The end of February marked a year since the current Trinity College Dublin Students’ Union (TCDSU) sabbatical officers were elected in the basement of the Mercantile Bar. If you scroll back far enough you’ll find photos of giddy crowds and warm embraces between new colleagues – a world away from the current reality. While we’ve officially been living with the pandemic for a year now, and Zoom has become second nature, this is the first time TCDSU elections have been held online.
Last August, TCDSU signed a two-year contract with EVIABI Ltd. The cost is €17,000 for the two years and it covers the running of all elections in this format, including elections with bodies outside TCDSU that the union have a memorandum agreement with. This system allows for single transfer voting as well as the creation of constituencies. For the first time students are not automatically registered to vote and must do so manually online.
Megan O’Connor, the incumbent education officer, is one of the key decision makers in the election process. The legitimacy of the new system is something she is particularly proud of. “It’s as foolproof as it gets”, says O’Connor. “We’re able to ensure that every single person not only just votes once but they’re actually a registered student, which is something that we didn’t have the proper mechanisms for before.”
In previous years, when students went to the polls they’d have to show their student ID. However, there was no way of knowing if the ID was authentic or even in-date.
Speaking to The University Times, Chair of Council Yannick Gloster explains that last year the new voting software was trialled on a selection of courses. “That’s how we knew going into using the software that it did work, it worked well, and that it fitted our needs”, he says.
So far, the software has been used for class representative elections and at every Council meeting where there were elections of more than one person as Zoom doesn’t support the single transferable vote format.
We’re able to ensure that every single person not only just votes once but they’re actually a registered student, which is something that we didn’t have the proper mechanisms for before
Gloster emphasises the increased accessibility online voting provides: “By having it in this online format, you can do it at any hour of the day, you can while you’re voting, research the candidates, determine who you want to vote for… it allows students to get engaged on their own schedule, on their own time.”
At €8,500 per year, the cost of the software may be concerning to some union members. However, O’Connor assures students that, with this new system, they are running elections at around 50 per cent of the cost of other years.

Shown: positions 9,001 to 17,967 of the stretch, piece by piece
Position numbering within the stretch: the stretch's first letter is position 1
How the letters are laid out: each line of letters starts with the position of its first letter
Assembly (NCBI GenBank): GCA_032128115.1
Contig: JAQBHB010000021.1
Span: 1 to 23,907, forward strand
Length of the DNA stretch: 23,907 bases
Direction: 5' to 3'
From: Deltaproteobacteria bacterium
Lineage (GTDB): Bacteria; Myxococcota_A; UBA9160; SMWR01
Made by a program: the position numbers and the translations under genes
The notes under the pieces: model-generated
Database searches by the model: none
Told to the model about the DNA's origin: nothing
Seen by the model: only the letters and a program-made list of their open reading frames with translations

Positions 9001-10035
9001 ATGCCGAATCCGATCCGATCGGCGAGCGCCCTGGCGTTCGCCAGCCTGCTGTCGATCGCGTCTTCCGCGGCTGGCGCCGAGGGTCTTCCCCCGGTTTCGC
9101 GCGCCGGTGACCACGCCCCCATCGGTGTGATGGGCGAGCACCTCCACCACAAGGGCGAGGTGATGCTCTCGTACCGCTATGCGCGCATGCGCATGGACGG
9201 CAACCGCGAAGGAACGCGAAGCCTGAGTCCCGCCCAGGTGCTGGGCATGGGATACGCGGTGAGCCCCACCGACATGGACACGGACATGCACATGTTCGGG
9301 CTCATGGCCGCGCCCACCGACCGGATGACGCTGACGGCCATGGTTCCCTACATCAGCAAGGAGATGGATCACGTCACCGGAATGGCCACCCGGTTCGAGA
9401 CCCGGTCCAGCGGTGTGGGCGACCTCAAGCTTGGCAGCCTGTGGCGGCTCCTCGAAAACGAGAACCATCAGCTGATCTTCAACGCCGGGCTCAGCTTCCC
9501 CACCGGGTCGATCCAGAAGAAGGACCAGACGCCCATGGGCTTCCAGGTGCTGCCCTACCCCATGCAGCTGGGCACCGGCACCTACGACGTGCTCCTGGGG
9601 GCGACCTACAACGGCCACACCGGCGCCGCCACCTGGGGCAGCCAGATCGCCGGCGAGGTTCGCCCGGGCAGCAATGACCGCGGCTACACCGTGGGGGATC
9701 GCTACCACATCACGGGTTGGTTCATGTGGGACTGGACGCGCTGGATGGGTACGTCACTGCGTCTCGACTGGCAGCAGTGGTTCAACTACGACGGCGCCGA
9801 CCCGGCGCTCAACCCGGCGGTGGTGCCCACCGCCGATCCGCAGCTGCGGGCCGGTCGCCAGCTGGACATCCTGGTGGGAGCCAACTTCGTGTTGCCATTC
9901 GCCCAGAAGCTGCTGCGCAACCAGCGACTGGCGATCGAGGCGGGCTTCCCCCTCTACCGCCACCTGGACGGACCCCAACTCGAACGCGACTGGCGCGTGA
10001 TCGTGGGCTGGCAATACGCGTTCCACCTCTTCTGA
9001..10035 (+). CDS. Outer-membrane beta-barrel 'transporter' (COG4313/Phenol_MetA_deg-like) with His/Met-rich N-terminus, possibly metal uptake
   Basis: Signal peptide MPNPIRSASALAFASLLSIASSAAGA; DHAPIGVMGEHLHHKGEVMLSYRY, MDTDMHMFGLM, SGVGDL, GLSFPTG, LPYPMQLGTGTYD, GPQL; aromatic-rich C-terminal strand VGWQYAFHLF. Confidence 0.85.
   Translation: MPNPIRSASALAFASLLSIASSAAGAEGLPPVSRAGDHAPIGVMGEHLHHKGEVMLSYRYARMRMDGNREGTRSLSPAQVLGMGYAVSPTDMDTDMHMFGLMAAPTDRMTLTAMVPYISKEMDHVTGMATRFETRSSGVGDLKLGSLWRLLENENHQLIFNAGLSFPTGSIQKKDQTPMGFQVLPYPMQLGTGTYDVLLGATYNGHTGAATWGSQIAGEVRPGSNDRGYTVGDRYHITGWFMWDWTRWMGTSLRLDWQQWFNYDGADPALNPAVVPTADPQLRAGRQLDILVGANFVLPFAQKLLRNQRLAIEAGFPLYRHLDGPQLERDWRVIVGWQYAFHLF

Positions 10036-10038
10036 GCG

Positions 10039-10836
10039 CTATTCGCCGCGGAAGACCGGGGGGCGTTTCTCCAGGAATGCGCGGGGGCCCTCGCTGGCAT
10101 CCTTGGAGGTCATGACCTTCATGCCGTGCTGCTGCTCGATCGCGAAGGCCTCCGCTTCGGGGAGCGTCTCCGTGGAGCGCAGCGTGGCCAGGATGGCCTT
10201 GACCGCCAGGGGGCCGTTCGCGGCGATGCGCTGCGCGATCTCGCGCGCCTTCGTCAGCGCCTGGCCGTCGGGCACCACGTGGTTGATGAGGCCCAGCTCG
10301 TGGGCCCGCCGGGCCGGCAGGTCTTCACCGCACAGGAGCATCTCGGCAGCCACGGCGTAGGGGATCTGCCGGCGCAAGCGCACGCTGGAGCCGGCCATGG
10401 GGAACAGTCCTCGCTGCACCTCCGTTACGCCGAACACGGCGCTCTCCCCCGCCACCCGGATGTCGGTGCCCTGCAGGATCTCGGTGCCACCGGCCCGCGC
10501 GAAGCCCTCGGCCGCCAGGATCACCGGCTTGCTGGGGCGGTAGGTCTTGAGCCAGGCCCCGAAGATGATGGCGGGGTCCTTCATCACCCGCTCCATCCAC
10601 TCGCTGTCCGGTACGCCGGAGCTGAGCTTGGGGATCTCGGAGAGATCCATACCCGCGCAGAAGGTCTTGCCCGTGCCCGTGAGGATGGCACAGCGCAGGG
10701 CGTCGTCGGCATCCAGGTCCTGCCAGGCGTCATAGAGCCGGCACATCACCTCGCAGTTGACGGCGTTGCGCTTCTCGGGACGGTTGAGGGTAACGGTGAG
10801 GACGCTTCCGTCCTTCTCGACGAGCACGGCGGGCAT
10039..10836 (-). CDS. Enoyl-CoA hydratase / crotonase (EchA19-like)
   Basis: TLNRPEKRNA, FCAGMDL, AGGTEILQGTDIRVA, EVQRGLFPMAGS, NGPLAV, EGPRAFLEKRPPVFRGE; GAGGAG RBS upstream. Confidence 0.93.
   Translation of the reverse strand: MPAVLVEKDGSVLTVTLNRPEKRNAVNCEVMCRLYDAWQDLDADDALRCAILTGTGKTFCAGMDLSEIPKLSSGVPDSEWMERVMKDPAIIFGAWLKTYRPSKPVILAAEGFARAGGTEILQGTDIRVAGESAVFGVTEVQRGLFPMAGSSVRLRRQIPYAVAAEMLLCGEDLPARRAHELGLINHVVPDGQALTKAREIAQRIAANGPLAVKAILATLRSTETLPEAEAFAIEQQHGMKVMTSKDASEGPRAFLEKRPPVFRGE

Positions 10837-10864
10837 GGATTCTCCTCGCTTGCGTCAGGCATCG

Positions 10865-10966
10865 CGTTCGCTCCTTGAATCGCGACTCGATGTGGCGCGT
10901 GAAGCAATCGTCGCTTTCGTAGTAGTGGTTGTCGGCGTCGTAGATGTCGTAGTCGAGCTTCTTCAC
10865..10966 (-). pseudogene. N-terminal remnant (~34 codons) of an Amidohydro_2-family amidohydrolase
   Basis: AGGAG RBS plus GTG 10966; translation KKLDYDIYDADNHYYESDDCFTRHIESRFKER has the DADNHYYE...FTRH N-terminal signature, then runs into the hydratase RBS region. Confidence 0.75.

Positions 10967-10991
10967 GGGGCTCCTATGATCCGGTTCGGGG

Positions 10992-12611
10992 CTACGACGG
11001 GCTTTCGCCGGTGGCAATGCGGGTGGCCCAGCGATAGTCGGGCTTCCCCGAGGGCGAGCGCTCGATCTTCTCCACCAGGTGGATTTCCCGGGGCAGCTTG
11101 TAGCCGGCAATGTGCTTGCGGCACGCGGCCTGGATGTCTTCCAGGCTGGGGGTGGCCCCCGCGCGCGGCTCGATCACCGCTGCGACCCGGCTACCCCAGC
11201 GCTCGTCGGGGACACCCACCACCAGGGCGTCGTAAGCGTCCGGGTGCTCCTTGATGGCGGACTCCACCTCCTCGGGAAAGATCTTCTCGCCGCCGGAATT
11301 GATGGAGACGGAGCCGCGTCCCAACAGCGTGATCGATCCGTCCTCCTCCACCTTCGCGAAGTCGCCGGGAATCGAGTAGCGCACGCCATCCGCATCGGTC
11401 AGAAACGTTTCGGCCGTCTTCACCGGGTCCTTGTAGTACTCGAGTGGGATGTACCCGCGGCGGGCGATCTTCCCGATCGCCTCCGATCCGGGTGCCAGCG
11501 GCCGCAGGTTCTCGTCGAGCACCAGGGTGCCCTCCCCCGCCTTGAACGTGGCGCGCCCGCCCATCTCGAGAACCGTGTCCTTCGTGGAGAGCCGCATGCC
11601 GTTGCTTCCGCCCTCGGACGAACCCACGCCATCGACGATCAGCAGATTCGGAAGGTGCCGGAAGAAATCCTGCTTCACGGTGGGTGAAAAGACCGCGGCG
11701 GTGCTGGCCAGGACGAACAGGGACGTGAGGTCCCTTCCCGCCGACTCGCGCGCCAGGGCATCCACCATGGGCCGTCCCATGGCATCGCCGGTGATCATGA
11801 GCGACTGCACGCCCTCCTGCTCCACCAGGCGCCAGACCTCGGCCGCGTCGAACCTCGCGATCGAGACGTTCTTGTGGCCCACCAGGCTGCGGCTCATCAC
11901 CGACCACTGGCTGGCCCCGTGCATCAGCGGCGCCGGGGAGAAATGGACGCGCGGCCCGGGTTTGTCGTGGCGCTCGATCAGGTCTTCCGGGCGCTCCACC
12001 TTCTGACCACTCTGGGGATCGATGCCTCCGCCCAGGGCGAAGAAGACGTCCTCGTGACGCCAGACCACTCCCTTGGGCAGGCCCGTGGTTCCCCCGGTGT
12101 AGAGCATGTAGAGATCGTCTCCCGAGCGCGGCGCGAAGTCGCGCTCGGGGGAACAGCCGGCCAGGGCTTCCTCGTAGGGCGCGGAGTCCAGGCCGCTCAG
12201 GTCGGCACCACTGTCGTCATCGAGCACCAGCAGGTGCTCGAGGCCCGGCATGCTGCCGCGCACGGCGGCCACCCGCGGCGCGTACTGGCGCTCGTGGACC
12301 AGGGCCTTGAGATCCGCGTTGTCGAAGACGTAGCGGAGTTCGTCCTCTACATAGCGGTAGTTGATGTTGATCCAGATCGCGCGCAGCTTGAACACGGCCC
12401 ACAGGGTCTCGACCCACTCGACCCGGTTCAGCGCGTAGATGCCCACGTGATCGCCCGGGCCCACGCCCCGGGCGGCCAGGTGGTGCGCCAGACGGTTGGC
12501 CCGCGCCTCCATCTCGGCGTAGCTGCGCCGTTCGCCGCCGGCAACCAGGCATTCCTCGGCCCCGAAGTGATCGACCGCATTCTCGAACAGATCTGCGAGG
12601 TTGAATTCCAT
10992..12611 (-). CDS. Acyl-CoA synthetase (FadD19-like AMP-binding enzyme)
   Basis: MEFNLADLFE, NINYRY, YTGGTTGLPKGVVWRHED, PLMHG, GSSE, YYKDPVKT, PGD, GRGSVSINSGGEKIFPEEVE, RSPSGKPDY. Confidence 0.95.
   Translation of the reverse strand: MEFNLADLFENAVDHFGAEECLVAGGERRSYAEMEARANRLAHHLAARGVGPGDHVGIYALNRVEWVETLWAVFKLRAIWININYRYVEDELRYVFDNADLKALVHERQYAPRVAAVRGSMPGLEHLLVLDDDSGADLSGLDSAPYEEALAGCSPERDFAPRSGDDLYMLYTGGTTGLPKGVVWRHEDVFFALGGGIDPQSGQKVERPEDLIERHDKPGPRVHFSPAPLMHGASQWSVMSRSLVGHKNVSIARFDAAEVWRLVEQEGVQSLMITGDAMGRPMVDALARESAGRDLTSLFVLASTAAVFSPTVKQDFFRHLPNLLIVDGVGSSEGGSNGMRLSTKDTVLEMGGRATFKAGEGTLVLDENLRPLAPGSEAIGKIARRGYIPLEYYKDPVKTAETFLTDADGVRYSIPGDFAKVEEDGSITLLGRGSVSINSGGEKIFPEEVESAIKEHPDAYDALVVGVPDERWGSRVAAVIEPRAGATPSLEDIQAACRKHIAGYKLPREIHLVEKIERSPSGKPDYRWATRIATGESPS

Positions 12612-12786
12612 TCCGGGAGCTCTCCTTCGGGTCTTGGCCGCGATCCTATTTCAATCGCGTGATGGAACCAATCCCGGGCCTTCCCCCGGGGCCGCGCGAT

“Previously we were spending thousands of euro on facilitating voting anyways because all members of the electoral commission and anyone who staffs the voting booths for that entire period are all paid workers, and also there was huge printing costs, and an awful lot of the time too much would be printed”, she says.
If a venue had to be paid for to host the counting of the votes, that was another expense. “For the service that we’re getting, I think that it’s greatly improved the democratic process of everything we do”, adds O’Connor.
Surprisingly, engagement with the union has only increased this year, despite the lack of physical contact students have had with the campus and the union. Attendance at Council has more than doubled and almost 4,000 people had registered to vote before the campaigns had even begun.
By having it in this online format, you can do it at any hour of the day, you can while you’re voting, research the candidates, determine who you want to vote for… it allows students to get engaged on their own schedule, on their own time
In pondering why this may be, Gloster says: “Since [first-year students] feel isolated and not connected to the college, the way that they have connected is through our Instagram accounts, our Twitter accounts, or Facebook accounts, asking questions, viewing our Instagram stories and stuff like that.”
“Recognising that, we decided that we would use our social media campaigns and our platforms to be able to spotlight the candidates”, Gloster adds.
All candidates had the opportunity to make a one-minute video and TCDSU has been posting a couple of them every day on their social media pages while tagging the candidates’ campaign accounts.
Speaking to The University Times, the sole candidate for communications and marketing officer, Aoife Cronin, describes how the pandemic has impacted her campaign: “Any kind of ‘out-there’ project I’ve really had to size down, because in my head I’m trying to come up with the most realistic things that can be done either in the worst-case scenario or the best-case scenario.”
Cronin will likely have one of the most important jobs in TCDSU next year. She will be responsible for keeping students informed and connected to the union through social media and weekly emails as we slowly return to normality. Her manifesto outlines how she will increase engagement through collaborations with societies and non-union services, an Irish language blog and more digestible sabbatical reports.
According to TCDSU, there are 4,876 students registered to vote at the time of writing. If all those who registered vote it will mark an astonishing uptake in engagement.
Registration will remain open until 6pm on Tuesday and voting will begin immediately after JCR hustings the same evening. You can register to vote here.